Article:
The Pfizer BioNTech vaccine has now been approved for use and the NHS will be starting to offer this to priority groups as soon as supplies arrive.
When will a vaccine be available?
The first, limited, deliveries of the vaccine started week beginning 7 December and the NHS is offering them to those who need them most based on the guidance from the Joint Committee for Vaccinations and Immunisations.
Who will get a vaccine?
The vaccine will be offered to those at greatest risk from COVID-19 first, people over 80 years old and prioritised frontline health and social care workers. This is based on the guidance from the Joint Committee for Vaccinations and Immunisations which is available here. As more supplies of the vaccine or alternative vaccines become available it will be rolled out in phases to people aged between 80 and 50 and those who are clinically extremely vulnerable. People will be invited for a vaccine when it is their turn so please avoid contacting your GP practice.
Where and when can I get a vaccine?
To start with, vaccines will only be available at hospital ‘hubs’ where the Pfizer vaccine can be stored safely. However, arrangements are also being put in place to offer vaccines from a number of different locations as more supplies and different vaccines become available. These include local vaccine services provided by GPs and pharmacists and new dedicated vaccination centres to make sure that everyone who needs a vaccine is able to get one.
We will be contacting more and more people over the coming days and weeks, as well as protecting those of our staff who are at greatest risk. Please don’t contact your NHS to seek a vaccine, we will contact you
Update on Oxford AstraZeneca
New guidance has been issued for the use of the Oxford AstraZeneca Covid-19 vaccine.
This follows further reviews by the independent regulator, the MHRA, and the Commission for Human Medicines, of a very small number of people in the UK who have developed a rare blood-clotting condition since having the Oxford AstraZeneca Covid-19 vaccine.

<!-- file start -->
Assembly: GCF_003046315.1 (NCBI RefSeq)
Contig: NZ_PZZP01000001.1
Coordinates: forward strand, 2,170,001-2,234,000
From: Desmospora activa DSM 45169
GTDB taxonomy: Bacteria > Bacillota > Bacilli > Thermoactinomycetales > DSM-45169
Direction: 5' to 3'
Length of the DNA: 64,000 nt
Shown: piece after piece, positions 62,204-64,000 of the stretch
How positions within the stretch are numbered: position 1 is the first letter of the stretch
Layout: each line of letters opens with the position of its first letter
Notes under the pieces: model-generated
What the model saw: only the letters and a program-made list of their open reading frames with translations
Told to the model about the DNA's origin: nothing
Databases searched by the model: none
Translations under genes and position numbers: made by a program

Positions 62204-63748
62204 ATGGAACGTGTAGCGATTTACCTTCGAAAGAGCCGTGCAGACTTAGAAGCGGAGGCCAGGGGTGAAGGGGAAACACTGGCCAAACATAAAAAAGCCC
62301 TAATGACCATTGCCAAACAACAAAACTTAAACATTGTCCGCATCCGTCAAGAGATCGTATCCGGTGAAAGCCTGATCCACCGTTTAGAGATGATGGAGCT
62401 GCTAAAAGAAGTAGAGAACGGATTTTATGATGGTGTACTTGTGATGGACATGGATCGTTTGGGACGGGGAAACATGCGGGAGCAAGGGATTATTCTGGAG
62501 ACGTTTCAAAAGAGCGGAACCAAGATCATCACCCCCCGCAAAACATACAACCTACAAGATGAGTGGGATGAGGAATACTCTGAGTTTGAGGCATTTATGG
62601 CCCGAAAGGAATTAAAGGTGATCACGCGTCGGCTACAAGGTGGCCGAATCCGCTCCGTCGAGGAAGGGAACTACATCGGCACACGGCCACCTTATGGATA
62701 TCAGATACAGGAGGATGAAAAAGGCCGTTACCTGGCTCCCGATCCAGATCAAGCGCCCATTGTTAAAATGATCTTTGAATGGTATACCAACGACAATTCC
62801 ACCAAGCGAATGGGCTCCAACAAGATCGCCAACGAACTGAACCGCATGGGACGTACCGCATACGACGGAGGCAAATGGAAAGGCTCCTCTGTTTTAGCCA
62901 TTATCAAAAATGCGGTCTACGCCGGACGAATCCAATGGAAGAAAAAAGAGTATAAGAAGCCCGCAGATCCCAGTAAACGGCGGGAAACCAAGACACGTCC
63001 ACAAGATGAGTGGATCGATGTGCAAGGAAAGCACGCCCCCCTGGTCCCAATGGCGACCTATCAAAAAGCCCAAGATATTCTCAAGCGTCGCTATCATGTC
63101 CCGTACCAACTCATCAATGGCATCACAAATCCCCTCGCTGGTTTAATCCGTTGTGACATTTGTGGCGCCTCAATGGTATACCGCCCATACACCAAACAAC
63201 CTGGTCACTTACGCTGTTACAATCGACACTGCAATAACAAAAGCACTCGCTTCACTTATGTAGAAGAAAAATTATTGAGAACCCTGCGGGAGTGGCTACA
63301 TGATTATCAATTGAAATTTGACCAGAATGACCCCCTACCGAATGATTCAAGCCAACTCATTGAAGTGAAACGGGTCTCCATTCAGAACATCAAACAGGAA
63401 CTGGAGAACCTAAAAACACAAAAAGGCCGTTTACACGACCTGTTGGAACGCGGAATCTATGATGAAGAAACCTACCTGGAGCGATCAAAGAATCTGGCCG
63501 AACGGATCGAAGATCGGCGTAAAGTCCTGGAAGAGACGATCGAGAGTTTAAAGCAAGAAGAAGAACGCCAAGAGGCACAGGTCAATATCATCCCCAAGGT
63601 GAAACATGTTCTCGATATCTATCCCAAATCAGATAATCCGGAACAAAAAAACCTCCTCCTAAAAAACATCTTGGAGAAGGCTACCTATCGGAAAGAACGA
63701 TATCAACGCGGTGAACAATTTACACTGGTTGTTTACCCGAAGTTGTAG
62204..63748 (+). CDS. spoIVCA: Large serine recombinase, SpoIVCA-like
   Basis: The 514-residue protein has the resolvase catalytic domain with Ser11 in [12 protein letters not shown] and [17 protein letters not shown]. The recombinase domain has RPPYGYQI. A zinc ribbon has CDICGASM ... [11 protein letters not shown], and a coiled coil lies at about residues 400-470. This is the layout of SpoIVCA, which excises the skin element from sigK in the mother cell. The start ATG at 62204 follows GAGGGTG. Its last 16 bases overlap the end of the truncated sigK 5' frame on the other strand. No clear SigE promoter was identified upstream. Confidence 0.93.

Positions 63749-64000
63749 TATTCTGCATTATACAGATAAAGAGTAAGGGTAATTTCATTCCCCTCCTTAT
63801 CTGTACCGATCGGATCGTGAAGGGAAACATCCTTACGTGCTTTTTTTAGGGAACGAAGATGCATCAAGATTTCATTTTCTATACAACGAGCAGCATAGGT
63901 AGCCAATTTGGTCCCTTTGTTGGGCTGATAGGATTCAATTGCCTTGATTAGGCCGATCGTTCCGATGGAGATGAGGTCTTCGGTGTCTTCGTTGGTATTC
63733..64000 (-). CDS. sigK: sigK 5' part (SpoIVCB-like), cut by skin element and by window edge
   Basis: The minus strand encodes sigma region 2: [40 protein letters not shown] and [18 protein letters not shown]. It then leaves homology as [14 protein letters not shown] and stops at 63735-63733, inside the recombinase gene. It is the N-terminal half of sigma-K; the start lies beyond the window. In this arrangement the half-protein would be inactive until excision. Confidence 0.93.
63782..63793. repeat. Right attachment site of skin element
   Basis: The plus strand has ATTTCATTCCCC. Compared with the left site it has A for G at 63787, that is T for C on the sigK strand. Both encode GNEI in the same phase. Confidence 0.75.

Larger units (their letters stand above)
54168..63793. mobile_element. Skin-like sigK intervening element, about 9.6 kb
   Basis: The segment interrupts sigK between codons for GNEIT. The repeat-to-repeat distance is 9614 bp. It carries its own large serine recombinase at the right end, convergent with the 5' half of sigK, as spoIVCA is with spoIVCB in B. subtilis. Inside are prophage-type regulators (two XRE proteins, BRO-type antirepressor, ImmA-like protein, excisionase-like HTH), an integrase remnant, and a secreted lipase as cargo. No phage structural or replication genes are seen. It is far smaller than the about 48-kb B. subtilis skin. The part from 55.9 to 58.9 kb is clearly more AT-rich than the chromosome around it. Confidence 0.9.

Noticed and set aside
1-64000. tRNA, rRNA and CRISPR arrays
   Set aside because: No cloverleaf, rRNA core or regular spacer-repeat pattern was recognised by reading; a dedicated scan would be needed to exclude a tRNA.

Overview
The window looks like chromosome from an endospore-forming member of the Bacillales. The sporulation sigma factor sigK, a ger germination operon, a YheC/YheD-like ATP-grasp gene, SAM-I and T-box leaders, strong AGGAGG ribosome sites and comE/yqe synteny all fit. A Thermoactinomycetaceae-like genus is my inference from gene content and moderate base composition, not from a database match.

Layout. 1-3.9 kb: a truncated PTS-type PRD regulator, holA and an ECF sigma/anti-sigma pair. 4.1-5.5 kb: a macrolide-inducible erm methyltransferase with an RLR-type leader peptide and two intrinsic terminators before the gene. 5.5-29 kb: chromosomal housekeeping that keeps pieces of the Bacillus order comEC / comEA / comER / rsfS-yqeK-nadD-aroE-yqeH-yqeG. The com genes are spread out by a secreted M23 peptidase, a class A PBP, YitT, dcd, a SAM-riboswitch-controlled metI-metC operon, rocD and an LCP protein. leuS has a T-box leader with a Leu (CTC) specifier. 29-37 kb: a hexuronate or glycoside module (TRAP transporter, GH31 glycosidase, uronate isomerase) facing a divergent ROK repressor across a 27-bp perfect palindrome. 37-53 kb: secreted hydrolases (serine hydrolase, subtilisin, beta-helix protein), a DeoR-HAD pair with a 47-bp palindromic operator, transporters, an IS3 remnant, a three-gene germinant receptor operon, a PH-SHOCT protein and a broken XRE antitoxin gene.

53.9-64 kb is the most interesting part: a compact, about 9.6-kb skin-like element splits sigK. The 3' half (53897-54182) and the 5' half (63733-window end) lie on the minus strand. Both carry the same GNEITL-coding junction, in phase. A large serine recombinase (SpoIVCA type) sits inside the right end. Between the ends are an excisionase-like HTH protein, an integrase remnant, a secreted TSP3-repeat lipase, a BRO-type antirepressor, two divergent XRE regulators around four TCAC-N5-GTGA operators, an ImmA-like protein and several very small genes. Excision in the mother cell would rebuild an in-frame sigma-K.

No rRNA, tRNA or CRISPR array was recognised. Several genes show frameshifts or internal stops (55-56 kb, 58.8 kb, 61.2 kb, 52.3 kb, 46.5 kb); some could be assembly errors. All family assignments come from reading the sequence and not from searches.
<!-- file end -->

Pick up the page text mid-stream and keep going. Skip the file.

The MHRA and Joint Committee for Vaccinations and Immunisations have emphasised that the risk of this condition is extremelysmall and that the benefits of the vaccine outweigh the risks for the vast majority of people. They have recommended that:
- Everyone who has had the AstraZeneca vaccine should still have a second dose of the AstraZeneca vaccine, irrespective of age, unless they suffered any serious side effects after their first vaccination.
- People aged 30 and over or who have a health condition that puts them at higher risk of severe Covid-19 disease should still be offered the Oxford AstraZeneca vaccine. The benefits in protecting them against the serious consequences of COVID-19 outweigh any risk of this rare condition.
- People aged 18-29 who do not have a health condition that puts them at higher risk of severe Covid-19 disease will be offered an alternative Covid-19 vaccine where available. (This has been recommended as a precaution as people under 30 are at less risk from Covid-19 and not because they are considered to be at particular risk of developing the rare blood clot.)
- People under 30 can still choose to have the Oxford AstraZeneca vaccine if this will mean they can be protected more quickly and they have been made aware of the guidance.
Please see the leaflet below that has been produced by Public Health England and the NHS to answer any questions you may have
· Leaflet on COVID-19 vaccination and blood clotting
Further information and how you can help us
We will share further information with you as it becomes available. In the meantime, there are three things people can do to help:
- Please don’t contact the NHS to seek a vaccine – we will contact you when it’s the right time to you to have yours
- Please act on your invite when it comes, and make sure you attend your appointments when you arrange them;
- Please continue to abide by all the social distancing and hand hygiene guidance, which will still save lives.